SUMMARY Thus the use of multiple phase sets or separate windings within the generator which are provided with separate neutral connections grounded through separate current responsive impedances, introduces simplifications and savings in the bus system associated with the generator.
First, by merely using a greater number of phases than previously, the line currents are reduced (for the same voltage) and hence bus construction is simplified and bus sheathing losses are reduced.
Secondly, by splitting the winding into separate phase sets with separate neutrals, conductors from separate phase sets in substantial phase opposition can be run in a common sheath to further minimize sheath losses and external fields. Y
Thirdly, in the event of a fault of one or more of the phase-opposed conductors, the current responsive impedances serve to drive the neutral points apart in potential and limit fault currents. The dielectric stress be- 6 tween unfaulted conductors is increased, but not by an unreasonable amount.
Although the arrangement is particularly adaptable to six phase generators coupled with paired conductors in three isolated bus sheath sections, this is primarily because of similarity to present systems. The invention is applicable, however, to any polyphase system where the generator windings can provide more than one polyphase set, each with its own neutral. For example, although not illustrated in the figures, the applicability to two two-phase sets should be readily apparent. Here, there would be four phase windings degrees apart in the generators. There would be two bus sections, each having two conductors degrees in phase opposition disposed therein.
While there is shown what is considered at present to be the preferred embodiment of the invention, it is of course understood that various other modifications may be made therein, and it is intended to cover in the appended claims all such modifications as fall within the true spirit and scope of the invention.
What I claim as new and desire to secure by Letters Patent of the United States is:
1. A polyphase power generation system comprising:
a generator having a plurality of polyphase winding sets, each set having a separate neutral connection,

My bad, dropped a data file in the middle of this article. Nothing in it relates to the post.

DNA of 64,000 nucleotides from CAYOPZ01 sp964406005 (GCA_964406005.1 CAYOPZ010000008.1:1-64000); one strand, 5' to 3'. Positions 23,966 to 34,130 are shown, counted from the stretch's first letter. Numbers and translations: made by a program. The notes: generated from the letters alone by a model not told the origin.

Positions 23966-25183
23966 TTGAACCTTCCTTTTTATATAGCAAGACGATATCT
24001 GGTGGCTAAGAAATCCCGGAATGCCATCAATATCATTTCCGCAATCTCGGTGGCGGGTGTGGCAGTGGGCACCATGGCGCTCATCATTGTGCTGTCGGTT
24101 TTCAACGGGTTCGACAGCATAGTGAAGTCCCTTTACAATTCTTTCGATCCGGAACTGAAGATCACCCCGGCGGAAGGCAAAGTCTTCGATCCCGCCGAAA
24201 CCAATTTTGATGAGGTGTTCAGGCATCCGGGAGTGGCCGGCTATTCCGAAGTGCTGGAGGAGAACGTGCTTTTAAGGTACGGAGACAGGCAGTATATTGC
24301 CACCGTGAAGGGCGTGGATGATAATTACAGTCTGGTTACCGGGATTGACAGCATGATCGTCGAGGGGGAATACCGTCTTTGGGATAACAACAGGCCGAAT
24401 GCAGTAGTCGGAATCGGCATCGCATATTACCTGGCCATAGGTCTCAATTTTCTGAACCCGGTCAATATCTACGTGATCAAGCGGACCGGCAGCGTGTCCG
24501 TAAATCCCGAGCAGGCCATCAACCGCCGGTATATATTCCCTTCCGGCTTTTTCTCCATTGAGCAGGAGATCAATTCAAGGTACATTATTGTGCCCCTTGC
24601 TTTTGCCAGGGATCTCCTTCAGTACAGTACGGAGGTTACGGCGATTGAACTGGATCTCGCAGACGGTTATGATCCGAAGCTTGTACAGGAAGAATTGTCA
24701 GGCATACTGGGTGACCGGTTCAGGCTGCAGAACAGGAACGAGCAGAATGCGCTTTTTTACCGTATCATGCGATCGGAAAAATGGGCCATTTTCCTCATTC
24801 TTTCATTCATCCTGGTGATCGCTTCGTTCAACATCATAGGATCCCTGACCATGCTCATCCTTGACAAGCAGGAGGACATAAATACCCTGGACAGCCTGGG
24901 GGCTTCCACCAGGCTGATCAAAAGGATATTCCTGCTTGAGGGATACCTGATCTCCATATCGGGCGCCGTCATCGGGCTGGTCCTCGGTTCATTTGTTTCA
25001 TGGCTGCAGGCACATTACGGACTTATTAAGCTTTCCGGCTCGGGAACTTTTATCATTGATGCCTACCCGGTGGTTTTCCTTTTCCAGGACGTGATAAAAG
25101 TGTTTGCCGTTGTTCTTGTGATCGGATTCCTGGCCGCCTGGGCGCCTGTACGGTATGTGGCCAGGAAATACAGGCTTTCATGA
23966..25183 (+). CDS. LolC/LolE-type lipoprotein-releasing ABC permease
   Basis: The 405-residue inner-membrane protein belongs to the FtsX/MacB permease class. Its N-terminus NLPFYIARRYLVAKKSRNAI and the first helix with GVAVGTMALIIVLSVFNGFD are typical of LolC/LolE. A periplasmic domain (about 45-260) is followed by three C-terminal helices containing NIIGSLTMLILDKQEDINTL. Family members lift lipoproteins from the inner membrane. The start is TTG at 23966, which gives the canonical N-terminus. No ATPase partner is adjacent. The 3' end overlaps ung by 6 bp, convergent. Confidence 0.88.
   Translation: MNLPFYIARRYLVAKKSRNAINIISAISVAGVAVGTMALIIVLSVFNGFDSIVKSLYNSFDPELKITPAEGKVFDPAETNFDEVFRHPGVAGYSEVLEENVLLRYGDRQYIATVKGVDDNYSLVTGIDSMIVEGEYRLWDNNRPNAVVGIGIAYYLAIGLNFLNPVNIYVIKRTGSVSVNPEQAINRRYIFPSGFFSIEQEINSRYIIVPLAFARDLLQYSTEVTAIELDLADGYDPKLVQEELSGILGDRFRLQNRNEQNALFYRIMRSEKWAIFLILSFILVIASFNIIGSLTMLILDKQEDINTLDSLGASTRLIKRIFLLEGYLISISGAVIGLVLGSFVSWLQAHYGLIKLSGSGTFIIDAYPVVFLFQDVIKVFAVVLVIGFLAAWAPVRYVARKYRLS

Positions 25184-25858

a plurality of current responsive impedances, each of said impedances being separately connected between one of said neutral connections and ground, and
a plurality of bus sections having conductors connected to said winding sets, and having grounded sheaths, whereby fault currents between sets will be limited by said impedances to low values.
2. The combination according to claim -1, wherein conductors from different phase sets which are also in substantial phase opposition are disposed adjacent one another, whereby fault currents therebetween will be limited.
3. The combination according to claim 1, wherein each of said bus sections comprises a common sheath enclosing one conductor from each of said phase sets, the enclosed conductors being selected to be in substantial phase opposition to one another.
4. The combination according to claim 3, wherein there are two of said polyphase winding sets, and wherein each bus section comprises two conductors disposed in said common sheath on opposed standoff insulators.
5. The combination according to claim 3, wherein there are two of said polyphase winding sets, and wherein each bus section comprises a common tubular sheath having two conductors from said two phase sets disposed coaxially therein with respect to one another and with respect to said sheath.
6. The combination according to claim 1, wherein each of said plurality of polyphase winding sets is three phase, and further including transformer means connected to said bus sections and arranged to combine said plurality of three phase sets into one three-phase line power source.
7. A polyphase power generation system comprising:
a generator having two sets of three-phase windings, each set having a separate neutral connection and arranged so that the individual phase windings are in substantial phase opposition with respect to individual phase windings of the other set,
a pair of current responsive impedances, each of said impedances being separately connected between one of said neutral connections and ground,
three isolated bus sections, each having a pair of conductors disposed in a common sheath, said conductors being connected to individual phase windings from respective sets which are in substantial phase opposition, whereby fault currents therebetween will be limited to low values and whereby the conductor fields will tend to cancel one another to limit 2,306,226 6/ 1942 Schrage. sheath losses, and 3,259,802 7/1966 Steen. transformer means recombining said two phase sets into a single three-phase line power source. ROBERT SCHAEFER Primary Examiner References Cited 5 H. J. HOHAUSER, Assistant Examiner UNITED STATES PATENTS us. 01. X.R. 1,387,469 11/1921 Chubb. 317-48